Diabetes Care & Education Specialists, ADA Update National Standards for Diabetes Self-management Education and Support

The 2022 DSMES National Standards update focuses on reducing administrative burden on educators and improving person-centered care for patients.

The Association of Diabetes Care & Education Specialists (ADCES) and the American Diabetes Association have issued the first update since 2017 to the National Standards (National Standards) for Diabetes Self-Management Education and Support, according to an ADCES statement.

The ADA and ADCES use the criteria in the National Standards in accrediting DSMES services and adherence to the Standards is required for Medicare reimbursement.

Updates to the National Standards that aim to increase access and improve health equity by reducing barriers to this critical service include:

  • Number of standards reduced from 10 to 6
  • Combining the quality coordinator and DSMES team under one standard to reflect the important role the entire care team provides. Included also are more clearly defined qualifications and requirements for DSMES team members.
  • Stronger emphasis on personalizing DSMES and ongoing patient support and follow-up.
  • A clear documentation structure for DSMES services that can be implemented in any paper or electronic system and an emphasis on the importance of communication and collaboration across the care team.
  • Emphasis on the importance of organizational support for DSMES services.
  • Clarity around reporting metrics and outcomes for Continuous Quality Improvement.

The 2022 updates include some of the biggest changes since the 1984 introduction of the National Standards, according to the statement. They call for addressing health equity by improving access to diabetes self-management education and support (DSMES) services; for a renewed focus on increasing and maintaining person-centered care; and for reducing the administrative burden on diabetes care and education specialists.

Standards consolidated, patients come first

Efforts to streamline the 2022 Standards for ease of use were based on confusion voiced over the years by applicants and existing programs, according to ADCES. The biggest change to the new Standards is the reduction of the number of standards from 10 to 6, a decision made based on ADCES meetings with the ADA and the Centers for Medicare and Medicaid Services where it was determined that the amount of time and paperwork required to meet the Standards were excessive, the statement says.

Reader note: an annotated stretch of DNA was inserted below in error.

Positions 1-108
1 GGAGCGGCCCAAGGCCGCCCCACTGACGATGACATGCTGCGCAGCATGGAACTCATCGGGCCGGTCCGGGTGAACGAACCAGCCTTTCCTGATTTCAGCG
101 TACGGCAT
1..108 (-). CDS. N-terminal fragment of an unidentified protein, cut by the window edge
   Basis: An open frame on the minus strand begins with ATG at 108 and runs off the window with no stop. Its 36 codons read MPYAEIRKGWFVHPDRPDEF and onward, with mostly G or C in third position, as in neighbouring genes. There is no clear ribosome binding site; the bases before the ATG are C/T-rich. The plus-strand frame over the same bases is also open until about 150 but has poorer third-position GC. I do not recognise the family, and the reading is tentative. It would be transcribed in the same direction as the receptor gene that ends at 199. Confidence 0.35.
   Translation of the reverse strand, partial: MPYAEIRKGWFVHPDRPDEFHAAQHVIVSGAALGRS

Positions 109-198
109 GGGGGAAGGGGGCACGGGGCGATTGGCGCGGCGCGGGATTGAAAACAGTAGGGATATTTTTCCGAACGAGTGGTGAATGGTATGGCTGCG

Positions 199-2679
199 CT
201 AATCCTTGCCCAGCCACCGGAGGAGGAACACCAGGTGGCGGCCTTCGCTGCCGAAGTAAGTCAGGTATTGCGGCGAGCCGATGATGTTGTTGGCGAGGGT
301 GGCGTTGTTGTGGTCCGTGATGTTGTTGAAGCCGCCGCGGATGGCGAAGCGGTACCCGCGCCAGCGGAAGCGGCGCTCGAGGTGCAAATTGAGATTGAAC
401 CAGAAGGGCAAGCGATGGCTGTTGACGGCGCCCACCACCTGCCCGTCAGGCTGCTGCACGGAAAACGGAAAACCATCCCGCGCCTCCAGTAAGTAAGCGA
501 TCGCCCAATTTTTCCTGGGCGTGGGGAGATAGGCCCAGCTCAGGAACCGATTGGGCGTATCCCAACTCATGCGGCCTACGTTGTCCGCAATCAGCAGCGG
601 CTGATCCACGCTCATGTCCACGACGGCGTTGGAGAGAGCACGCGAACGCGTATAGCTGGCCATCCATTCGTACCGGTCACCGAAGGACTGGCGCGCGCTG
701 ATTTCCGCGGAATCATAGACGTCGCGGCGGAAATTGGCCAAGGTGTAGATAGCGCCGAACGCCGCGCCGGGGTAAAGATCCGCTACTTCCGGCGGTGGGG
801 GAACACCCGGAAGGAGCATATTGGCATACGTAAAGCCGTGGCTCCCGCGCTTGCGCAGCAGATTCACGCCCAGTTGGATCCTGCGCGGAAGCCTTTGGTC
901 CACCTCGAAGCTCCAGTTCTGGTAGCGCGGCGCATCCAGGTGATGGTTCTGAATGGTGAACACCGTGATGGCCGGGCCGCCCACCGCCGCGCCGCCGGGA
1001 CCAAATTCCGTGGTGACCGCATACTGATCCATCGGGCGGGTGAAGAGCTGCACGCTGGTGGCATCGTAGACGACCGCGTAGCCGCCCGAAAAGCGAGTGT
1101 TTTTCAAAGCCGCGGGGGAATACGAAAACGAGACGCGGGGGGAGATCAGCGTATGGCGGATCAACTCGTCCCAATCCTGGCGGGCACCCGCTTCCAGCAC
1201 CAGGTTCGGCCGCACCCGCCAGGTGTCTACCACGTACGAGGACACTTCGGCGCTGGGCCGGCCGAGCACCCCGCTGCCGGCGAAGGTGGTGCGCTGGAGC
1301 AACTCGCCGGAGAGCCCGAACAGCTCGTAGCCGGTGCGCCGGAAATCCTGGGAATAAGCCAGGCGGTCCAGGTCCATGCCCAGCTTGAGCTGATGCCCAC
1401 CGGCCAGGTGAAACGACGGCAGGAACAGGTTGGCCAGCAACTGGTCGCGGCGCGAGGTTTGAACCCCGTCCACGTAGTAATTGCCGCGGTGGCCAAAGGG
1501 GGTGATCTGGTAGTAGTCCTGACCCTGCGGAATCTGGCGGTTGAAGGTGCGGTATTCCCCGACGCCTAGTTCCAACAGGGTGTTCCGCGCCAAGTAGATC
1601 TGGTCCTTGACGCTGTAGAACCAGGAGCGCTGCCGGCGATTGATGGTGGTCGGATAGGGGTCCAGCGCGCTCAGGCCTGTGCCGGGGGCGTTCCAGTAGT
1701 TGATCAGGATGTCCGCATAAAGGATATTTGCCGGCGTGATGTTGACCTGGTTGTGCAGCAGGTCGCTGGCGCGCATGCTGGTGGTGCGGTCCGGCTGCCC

Reduction in administrative tasks will allow “more time and focus on providing person-centered education and care to the person with diabetes,” said Leslie Kolb, RN, BSN, MBA, ADCES chief science, practice, and education officer, in the statement. The need for time to focus on individualized services, to partner closely with a patient to learn how care can best be delivered drove other significant changes to the Standards that prioritize patients’ personal capacity and goals.

Medicare-specific reimbursement is contingent on meeting the National Standards which outline recommendations for process, structure and outcomes related to high-quality DSMES services.

The six sections in the 2022 Standards include:

  • Community and organizational support for diabetes self-management education and support services
  • Population and service assessment
  • Guidelines for the diabetes self-management and education team
  • Delivery and design of services
  • Implementing person-centered diabetes self-management and education services
  • Measuring and demonstrating outcomes

DSMES is essential to equip persons with diabetes and their caregivers with knowledge and skills critical for effective diabetes self-management. DSMES has been developed to help persons with diabetes implement and then sustain the effective behaviors that will support effective disease management throughout their lifetime.

“The National Standards for DSMES provide diabetes care and education specialists with structure to guide their services. Timely revision by our colleagues in diabetes care and education align the standards with current evidence-based practices and utilization trends,” said ADA vice president of Health Care Programs Laura Hieronymus, DNP, MSEd, RN, MLDE, BC-ADM, CDCES, FADCES, ADA in the statement.

“These updates reflect research for diabetes education and support, behavioral health, clinic and health care environment, technical, and sustainability of business practice.”

The recommendations apply to DSMES delivered in small, one-clinician practices as well as in large multicenter facilities, care coordination programs; population health programs; and technology-enabled models of care, the statement notes.

The 2022 National Standards Revision Taskforce consisted of 22 diabetes care and education specialists recognized for their expertise in a range of health care professional disciplines — including physicians, nurses, pharmacists, registered dietitians, and persons with diabetes. The group based the National Standards on an extensive and comprehensive body of literature.

The complete Standards have been published in Diabetes Care and in The Science of Diabetes Self-Management and Care. 

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